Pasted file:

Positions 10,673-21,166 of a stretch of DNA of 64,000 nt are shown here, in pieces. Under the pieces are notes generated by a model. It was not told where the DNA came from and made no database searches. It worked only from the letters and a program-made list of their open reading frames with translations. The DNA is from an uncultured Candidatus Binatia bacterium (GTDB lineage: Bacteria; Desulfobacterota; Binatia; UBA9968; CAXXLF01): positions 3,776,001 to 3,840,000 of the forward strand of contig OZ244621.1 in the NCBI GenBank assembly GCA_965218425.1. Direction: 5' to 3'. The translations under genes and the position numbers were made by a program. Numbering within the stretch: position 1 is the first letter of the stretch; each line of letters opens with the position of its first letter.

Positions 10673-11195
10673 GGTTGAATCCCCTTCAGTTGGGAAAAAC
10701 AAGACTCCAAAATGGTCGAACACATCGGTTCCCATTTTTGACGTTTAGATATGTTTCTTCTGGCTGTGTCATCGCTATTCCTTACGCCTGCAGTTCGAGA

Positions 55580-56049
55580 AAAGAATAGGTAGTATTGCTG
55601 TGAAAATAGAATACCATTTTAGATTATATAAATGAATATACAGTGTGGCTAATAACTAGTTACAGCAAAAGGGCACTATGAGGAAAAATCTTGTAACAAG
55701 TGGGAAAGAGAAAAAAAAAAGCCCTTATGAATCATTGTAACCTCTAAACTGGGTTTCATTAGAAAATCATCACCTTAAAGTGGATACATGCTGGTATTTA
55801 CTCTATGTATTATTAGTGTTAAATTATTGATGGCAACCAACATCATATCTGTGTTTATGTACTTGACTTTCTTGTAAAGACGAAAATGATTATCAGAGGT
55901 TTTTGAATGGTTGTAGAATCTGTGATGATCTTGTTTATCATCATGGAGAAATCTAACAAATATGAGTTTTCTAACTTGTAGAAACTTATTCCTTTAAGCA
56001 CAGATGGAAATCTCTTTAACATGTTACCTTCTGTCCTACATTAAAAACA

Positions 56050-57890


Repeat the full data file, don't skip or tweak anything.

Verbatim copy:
Positions 10,673-21,166 of a stretch of DNA of 64,000 nt are shown here, in pieces. Under the pieces are notes generated by a model. It was not told where the DNA came from and made no database searches. It worked only from the letters and a program-made list of their open reading frames with translations. The DNA is from an uncultured Candidatus Binatia bacterium (GTDB lineage: Bacteria; Desulfobacterota; Binatia; UBA9968; CAXXLF01): positions 3,776,001 to 3,840,000 of the forward strand of contig OZ244621.1 in the NCBI GenBank assembly GCA_965218425.1. Direction: 5' to 3'. The translations under genes and the position numbers were made by a program. Numbering within the stretch: position 1 is the first letter of the stretch; each line of letters opens with the position of its first letter.

Positions 10673-11195
10673 GGTTGAATCCCCTTCAGTTGGGAAAAAC
10701 AAGACTCCAAAATGGTCGAACACATCGGTTCCCATTTTTGACGTTTAGATATGTTTCTTCTGGCTGTGTCATCGCTATTCCTTACGCCTGCAGTTCGAGA

Positions 55580-56049
55580 AAAGAATAGGTAGTATTGCTG
55601 TGAAAATAGAATACCATTTTAGATTATATAAATGAATATACAGTGTGGCTAATAACTAGTTACAGCAAAAGGGCACTATGAGGAAAAATCTTGTAACAAG
55701 TGGGAAAGAGAAAAAAAAAAGCCCTTATGAATCATTGTAACCTCTAAACTGGGTTTCATTAGAAAATCATCACCTTAAAGTGGATACATGCTGGTATTTA
55801 CTCTATGTATTATTAGTGTTAAATTATTGATGGCAACCAACATCATATCTGTGTTTATGTACTTGACTTTCTTGTAAAGACGAAAATGATTATCAGAGGT
55901 TTTTGAATGGTTGTAGAATCTGTGATGATCTTGTTTATCATCATGGAGAAATCTAACAAATATGAGTTTTCTAACTTGTAGAAACTTATTCCTTTAAGCA
56001 CAGATGGAAATCTCTTTAACATGTTACCTTCTGTCCTACATTAAAAACA

Positions 56050-57890